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Saturday, August 25, 2007

Public Opinion

I am currently wading through "A History of Modern Political Thought" by Iain Hampsher-Monk. The sub-title, "Major Political Thinkers from Hobbes to Marx" took my attention in the public library and my intellectual stubbornness has got me through the tough sections.

What interested me recently was the following passage. The chapter in question concerns the thought of John Stuart Mill who advanced and developed his father's utilitarian philosophy. It concerns America but it struck me that it could also equally apply to England and Australia in the 21st century. Mill was writing in the 19th century.

"America was the country where, if anywhere, tradition, inherited authority and the past generally counted for nothing, and yet, strangely, 'in no country does there exist less independence of thought'.

Hampsher-Monk goes on to quote Tocqueville, "For whereas 'older societies have found (it) in the traditions of antiquity, or in the dogmas of priest or philosophers, the Americans find (it) in the opinions of each other."

"...the Americans endowed their own collective opinion with the aura and authority Europeans gave to their royalty, nobility, popes, academics and national myths."

"...faith in public opinion, becomes in such countries a species of religion and the majority is its prophet." (Italics mine).

It struck me, reading this, that although England has looked back on its historical traditions as the 21st century moves on it is becoming more generically like America and Australia, i.e. "the West".

The quote in italics gives food for thought in light of the change in opinion sharing with the prevalence of the internet to disseminate ideas. As much as people like to think that we are all individuals with our private religion it seems to me that "public opinion...(has become)...a species of religion and the majority is its prophet."

Friday, August 03, 2007

Hope

I am reading Juergen Moltmann's "Theology of Hope" and what an inspiration it is. I will reflect more on this as time goes by but a recent series of events caused me to reflect on the need for hope for those outside of the church.

Up until this week I was employed supervising men with mental illnesses. To avoid any compromising details it will suffice my purposes to say that the men have been very poorly treated. Basic rights have been neglected and. although I am less than perfect, I have tried to care for the men and treat them with the respect they deserve.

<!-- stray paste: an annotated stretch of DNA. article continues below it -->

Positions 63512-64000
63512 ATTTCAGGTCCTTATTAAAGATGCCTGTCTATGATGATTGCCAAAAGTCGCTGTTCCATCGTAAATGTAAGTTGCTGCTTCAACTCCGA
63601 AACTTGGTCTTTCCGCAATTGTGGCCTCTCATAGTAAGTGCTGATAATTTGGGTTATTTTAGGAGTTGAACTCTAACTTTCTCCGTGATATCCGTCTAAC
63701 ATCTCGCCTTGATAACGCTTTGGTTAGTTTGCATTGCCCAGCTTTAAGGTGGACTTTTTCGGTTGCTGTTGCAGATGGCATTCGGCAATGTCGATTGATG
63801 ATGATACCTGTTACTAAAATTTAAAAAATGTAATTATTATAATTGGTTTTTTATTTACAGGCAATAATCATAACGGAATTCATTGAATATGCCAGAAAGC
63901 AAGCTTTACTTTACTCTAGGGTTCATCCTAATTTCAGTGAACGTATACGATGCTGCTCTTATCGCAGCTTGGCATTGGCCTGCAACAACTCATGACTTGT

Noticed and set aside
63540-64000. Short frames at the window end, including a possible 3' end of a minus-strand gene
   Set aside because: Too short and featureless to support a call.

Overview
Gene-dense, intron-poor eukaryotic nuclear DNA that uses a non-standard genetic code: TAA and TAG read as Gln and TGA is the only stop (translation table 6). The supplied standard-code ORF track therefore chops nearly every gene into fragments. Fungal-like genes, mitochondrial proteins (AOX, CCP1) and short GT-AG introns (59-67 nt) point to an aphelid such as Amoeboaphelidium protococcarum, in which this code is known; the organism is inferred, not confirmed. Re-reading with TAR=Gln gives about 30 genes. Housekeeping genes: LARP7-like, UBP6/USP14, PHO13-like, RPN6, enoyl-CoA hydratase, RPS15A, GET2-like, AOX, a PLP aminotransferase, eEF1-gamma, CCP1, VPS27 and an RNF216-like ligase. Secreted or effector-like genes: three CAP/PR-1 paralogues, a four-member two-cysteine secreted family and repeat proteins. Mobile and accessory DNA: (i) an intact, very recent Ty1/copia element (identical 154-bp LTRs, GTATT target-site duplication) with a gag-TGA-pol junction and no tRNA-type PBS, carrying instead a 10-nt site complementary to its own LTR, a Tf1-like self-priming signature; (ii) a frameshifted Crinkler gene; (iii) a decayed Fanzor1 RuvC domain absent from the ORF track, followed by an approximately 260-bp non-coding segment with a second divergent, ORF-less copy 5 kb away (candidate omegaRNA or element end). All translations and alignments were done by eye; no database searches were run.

I had been contemplating leaving because I my time there has become very difficult in recent weeks but I didn't want to resign and leave the men in the same situation. Last week I submitted a 3 page report alleging bullying, harassment (for myself and the men) and lack of basic rights. This paper resulted in a meeting for myself with a senior manager and someone from HR in Sydney.

To cut the story short I was able to resign with cast iron guarantees that the company will be investigated thoroughly, assessments will be done for all men and that a proper complaints procedure will be put in place.

One of the driving factors for me is that my predecessors have eventually resigned but have left the men stuck in an awful situation where they are powerless, voiceless and hopeless. I have been driven by a prophetic calling to speak up for the rights of the oppressed. I recall telling one of the men that I would stand up for them and he told me not to bother because nothing would ever change. I refused to believe that and I carried on in the belief that God had put me in my role for a reason regardless of how difficult it was.

Please understand I am no hero. I spoke up because I could. No-one had followed the injustice through over a period of 8 years. Things are now going to change and I have assurances from Head Office. It is possible to bring hope to the hopeless.

I am working on a book project exploring Moltmann's "Theology of Hope" and its' potential to transform our conception of evangelism and witness. This journey has been extremely stressful but very rewarding.

Last weekend as I contemplated resigning, a friend offered me a role overseeing sales and marketing for his small business. This Monday I begin a role as Business Development Manager for Humanomics. This role is where I want to be headed and it utilises my skills and gives my family release from the financial constraints that we have been under. God wants people who will live faithfully and speak up for those who have little or no voice.

The final sub-point is that God can and does provide all our needs according to His riches in glory.